Have been reading a few things about the dreaded ‘a’ word (algorithms), in light of various SoMoBro’s rolling back promises on what they scrape from the encounters we have with its various products (backtracking on tracking if you like) and stumbled on a piece in the New Yorker on ‘Algorithmic anxiety’ (captured beautifully by one of the protagonist’s in the piece; “I’ve been on the internet for the last 10 years and I don’t know if I like what I like or what an algorithm wants me to like.”)

A good algorithm appears to be a really helpful list of rules. that if followed, give a reliable output. As it’s repeatable, it gives reliable returns for recurrent problems – it’s good at sorting (or finding) stuff to present back. I guess that’s what makes the ‘predictive’ nature of it appear so alluring – predictive not in the mathematical sense of reliability when looking for answers, but in the more magical sense of second sight. Type something in and presto-chango, the thing (and so you!) appear to have the answers.

As algorithms began life in the world of maths, they were closely associated with reason. Through a metaphysical jump they “have come to be valued as more ideal than error-prone human judgment.”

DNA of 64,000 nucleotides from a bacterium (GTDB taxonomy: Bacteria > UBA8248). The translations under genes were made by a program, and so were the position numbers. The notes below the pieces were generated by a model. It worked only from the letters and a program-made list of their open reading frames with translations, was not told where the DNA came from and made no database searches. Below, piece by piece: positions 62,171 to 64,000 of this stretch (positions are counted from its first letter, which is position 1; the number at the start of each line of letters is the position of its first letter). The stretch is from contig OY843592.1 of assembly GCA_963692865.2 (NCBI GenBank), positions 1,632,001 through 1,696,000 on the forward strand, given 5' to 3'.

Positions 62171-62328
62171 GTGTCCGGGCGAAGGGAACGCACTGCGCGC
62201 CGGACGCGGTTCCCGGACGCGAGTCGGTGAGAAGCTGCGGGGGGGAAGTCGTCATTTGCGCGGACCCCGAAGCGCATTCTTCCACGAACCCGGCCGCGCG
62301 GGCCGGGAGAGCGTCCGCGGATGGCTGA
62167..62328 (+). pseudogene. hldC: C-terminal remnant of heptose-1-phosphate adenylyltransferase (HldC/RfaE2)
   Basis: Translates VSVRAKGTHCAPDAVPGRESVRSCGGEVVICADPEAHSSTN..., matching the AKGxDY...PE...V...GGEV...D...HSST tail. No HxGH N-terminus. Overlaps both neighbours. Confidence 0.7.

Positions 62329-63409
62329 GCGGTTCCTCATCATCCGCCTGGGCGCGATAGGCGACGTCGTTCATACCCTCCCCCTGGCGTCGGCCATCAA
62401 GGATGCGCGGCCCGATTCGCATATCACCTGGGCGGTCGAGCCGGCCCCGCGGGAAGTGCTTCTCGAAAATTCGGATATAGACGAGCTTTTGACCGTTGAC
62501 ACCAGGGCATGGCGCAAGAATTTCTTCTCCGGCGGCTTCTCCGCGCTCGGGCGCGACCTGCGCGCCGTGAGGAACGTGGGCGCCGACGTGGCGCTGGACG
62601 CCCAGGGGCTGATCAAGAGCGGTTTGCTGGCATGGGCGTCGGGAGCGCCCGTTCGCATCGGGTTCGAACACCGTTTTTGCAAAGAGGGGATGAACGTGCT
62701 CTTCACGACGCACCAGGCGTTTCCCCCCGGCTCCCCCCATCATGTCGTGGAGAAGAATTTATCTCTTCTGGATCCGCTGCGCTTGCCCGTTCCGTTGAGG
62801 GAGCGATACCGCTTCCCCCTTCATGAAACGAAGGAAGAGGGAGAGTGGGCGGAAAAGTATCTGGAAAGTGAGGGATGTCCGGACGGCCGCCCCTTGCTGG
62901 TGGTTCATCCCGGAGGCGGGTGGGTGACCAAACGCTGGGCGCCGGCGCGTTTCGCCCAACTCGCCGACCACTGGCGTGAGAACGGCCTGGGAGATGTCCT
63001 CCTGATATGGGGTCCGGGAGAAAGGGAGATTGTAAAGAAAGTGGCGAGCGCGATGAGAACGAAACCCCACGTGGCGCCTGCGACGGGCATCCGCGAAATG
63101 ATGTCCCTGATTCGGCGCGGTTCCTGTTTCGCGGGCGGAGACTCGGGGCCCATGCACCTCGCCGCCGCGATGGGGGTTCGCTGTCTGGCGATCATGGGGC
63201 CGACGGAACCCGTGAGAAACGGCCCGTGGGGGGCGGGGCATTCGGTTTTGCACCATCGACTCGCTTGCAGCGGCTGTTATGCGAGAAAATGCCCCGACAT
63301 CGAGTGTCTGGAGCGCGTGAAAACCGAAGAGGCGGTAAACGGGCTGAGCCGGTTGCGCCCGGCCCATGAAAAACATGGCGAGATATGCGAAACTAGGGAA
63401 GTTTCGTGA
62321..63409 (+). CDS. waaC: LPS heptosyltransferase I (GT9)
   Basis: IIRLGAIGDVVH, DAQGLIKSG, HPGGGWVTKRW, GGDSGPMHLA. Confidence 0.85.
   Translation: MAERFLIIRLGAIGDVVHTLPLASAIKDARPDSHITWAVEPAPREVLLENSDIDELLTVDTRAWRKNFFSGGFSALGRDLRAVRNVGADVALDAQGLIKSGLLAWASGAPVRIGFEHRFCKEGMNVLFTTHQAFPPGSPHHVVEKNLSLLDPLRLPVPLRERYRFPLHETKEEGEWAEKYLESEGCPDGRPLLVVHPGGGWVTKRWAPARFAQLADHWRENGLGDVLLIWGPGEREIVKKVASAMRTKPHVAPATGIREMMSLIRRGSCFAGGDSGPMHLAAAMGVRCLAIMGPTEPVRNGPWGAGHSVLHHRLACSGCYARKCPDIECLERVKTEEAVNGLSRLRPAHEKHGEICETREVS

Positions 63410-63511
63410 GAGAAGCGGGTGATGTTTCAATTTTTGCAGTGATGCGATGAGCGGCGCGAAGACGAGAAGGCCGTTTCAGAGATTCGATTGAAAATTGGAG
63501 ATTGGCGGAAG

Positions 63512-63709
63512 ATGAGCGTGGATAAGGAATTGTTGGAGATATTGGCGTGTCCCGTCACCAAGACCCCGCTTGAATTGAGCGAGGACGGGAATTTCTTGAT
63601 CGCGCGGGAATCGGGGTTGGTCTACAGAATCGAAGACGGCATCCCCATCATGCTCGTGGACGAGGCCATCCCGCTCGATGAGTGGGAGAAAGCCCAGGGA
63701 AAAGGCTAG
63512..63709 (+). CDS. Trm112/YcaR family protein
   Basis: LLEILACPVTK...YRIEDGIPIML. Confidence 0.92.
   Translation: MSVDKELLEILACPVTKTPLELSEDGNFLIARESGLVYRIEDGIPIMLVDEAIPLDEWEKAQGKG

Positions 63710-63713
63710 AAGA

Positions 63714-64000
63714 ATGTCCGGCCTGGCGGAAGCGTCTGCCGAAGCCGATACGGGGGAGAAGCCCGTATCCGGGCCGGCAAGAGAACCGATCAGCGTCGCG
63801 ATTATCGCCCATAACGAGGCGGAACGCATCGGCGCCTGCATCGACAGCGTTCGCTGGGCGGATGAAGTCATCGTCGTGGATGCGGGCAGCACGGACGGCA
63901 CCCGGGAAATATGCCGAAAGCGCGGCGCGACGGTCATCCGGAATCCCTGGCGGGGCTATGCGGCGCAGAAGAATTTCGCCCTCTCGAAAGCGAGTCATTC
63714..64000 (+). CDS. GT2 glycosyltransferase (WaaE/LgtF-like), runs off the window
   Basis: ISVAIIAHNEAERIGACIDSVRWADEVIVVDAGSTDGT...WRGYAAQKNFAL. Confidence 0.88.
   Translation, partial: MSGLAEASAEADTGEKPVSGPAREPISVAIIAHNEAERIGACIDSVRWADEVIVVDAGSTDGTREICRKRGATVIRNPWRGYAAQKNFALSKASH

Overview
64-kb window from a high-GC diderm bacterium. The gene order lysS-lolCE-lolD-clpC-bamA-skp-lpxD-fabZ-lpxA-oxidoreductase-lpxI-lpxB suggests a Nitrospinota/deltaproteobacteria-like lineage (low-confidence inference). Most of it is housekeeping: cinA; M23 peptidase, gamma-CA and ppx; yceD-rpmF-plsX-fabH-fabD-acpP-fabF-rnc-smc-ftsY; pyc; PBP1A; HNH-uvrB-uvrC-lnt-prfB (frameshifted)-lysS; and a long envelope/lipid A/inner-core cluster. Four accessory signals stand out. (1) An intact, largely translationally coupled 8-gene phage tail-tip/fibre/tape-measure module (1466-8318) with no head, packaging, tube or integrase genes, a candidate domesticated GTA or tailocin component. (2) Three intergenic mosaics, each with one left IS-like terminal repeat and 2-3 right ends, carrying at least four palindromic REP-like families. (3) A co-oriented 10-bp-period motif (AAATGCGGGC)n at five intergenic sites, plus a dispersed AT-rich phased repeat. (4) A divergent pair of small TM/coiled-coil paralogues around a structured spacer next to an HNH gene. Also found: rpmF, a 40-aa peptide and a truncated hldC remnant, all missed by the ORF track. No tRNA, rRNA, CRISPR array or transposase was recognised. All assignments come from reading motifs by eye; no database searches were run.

This intervention – new ‘rules of thumb’ (which used to be things to guide us based on practice) generated not with us, but because of us – helps feed an unerring feeling that you’re not actually what you think you are when you’re online. Things that we’re barely aware of interacting with, start following us around like creepy shadows.

But what’s all this got to do with my (perhaps your) day job? In a word; judgement. How do you know when the choices you’re making are right if all you do is throw questions at an algorithm?

Karl Bartos, (the drummer) was interviewed about his seminal role in Kraftwork, and observed them losing the creative spark when they started ‘working’ with computers rather than between themselves (the irony of the band so ubiquitously associated with the ‘man-machine’ sound was all the best work was analogue, pushing the basic tools to their limits.) Rather than look one another in the eye, they all staring at monitors.

“At the time, (Bartos) thought innovation and progress were synonyms. I can’t be so sure anymore.”

When you ask ‘someone’ for an opinion on what you doing (designing for, towards), they’ll hopefully (if you’ve picked your team well) tell you what they honestly think. Ask a machine and it’ll tell you what you want to hear. Not quite the same thing.

And you know an anagram of ‘algorithms’ is ‘harm it logs’. Don’t let them make less of you.

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About Richard Hill

Creative director, writer, designer, illustrator based in the UK with global project experience and consulting skills across sectors.

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